No New York City home is complete without a drawer full of balled-up ocean-clogging, wildlife-killing, atmosphere-wrecking plastic bags, and state legislators aim to keep it that way.

Last month, the New York City Council voted enact a five cent tax on plastic bags, identifying them as an environmental hazard that should be phased out in favor of reusable alternatives. The fee, which could reduce citywide plastic bag use by up to 60 percent, was slated to go into effect in October, but now the Times reports that the state Assembly has pushed that back to February. At the same time, Democratic Senator Simcha Felder has introduced a bill that would outlaw plastic bag fees statewide.

Opponents of the bag fee frame it as a regressive tax on the poor. In an interview with ABC, Felder spoke of being "disgusted" at the mention of any bag tax law. "This tax placed an undue financial burden on countless low and middle-income residents who already struggle," the Senator said.

But that notion—that the working class depends on plastic bags in order to get by—is being called out as bullshit by city and state lawmakers. "I have five NYCHA developments in my district, and I challenge [the narrative] that communities of color simply can't remember to bring bags when they go shopping," Council Member Laurie Cumbo said in May before the vote to enact a bag tax.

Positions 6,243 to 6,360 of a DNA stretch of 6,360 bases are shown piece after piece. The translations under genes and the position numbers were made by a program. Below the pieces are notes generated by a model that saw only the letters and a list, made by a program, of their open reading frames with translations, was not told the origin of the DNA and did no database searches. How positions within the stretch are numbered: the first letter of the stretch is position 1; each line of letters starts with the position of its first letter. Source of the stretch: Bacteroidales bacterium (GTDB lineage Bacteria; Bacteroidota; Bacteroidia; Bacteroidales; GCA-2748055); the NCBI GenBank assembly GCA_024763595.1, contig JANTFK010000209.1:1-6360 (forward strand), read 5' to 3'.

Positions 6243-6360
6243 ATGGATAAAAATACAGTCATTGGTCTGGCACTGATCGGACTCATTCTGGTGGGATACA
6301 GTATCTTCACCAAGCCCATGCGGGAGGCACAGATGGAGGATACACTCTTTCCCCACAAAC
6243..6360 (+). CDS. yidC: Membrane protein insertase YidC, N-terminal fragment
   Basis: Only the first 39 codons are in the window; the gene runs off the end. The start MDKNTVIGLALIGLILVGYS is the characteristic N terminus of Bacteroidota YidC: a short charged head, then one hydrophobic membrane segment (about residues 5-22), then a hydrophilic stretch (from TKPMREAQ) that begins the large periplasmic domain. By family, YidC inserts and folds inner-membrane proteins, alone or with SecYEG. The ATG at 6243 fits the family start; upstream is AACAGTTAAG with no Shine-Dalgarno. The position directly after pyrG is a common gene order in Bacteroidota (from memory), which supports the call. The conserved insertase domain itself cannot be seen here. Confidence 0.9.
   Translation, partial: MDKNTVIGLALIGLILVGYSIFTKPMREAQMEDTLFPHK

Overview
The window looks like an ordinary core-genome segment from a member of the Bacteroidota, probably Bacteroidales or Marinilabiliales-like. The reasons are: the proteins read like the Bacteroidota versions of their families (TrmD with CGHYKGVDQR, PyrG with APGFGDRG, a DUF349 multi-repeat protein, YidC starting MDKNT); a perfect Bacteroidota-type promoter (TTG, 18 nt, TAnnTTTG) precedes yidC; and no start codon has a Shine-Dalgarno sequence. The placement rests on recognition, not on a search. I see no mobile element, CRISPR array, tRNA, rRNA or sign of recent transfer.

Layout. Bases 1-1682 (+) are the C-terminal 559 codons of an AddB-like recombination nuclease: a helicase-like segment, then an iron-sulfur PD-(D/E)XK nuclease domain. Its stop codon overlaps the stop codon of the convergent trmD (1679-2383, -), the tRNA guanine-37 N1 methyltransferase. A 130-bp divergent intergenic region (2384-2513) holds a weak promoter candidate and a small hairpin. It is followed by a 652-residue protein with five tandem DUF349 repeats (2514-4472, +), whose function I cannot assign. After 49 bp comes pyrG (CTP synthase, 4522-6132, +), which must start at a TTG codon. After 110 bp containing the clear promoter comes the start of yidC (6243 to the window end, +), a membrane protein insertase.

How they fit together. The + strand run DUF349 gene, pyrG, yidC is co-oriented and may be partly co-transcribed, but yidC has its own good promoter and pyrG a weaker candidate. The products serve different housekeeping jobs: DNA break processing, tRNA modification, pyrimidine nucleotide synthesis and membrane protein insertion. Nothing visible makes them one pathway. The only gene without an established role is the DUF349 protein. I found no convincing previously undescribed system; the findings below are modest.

State Senator Liz Kreuger also criticized those who deploy populism as a rationale for unregulated bag use. "Plastic pollution hurts low-income communities the most—that's why it's particularly disturbing that the bag industry continues to use low-income people as human shields to prevent any effective action," Kreuger said Wednesday. "It's sad that the New York State Senate is such an easy mark for an industry that couldn't care less about the well-being of our constituents."

Kreuger went on to stress that the bag fee that the City Council passed last month—which allows businesses to keep each five cent fee but threatens a $250 fine for non-compliance—is about improving day-to-day city life, not raising money.

"Nobody has to pay the fee, and despite offensive suggestions to the contrary from the bag lobby and their supporters, low-income New Yorkers are just as capable as anyone else of saying no to plastic bags or bringing a reusable bag. Far from paying a price, low-income communities will see an immediate benefit from the City law, with less litter and less garbage truck traffic in their neighborhoods."

Nationwide, the U.S. throws away 100 billion plastic bags each year, and New York City accounts for roughly ten percent of that waste. Other large cities including San Francisco, Los Angeles, and Seattle have enacted plastic bag taxes and seen a dramatic drop in their use. Their citizens have adopted reusable bags. The only ones hurting are the plastic bag manufacturers.

Still, Felder, who caucuses with Republicans in Albany, is characterizing the fee as an unfair tax. “New Yorkers do not like being manipulated, they do not like being aggravated and they do not need government to irritate them” the Senator told the Wall Street Journal.

New York City spends over $12 million in public funds to haul away 100,000 tons of plastic bags each year, according to Sanitation Commissioner Kathryn Garcia. Surely some of that money could repay the back-breaking hardship of a plastic bag fee.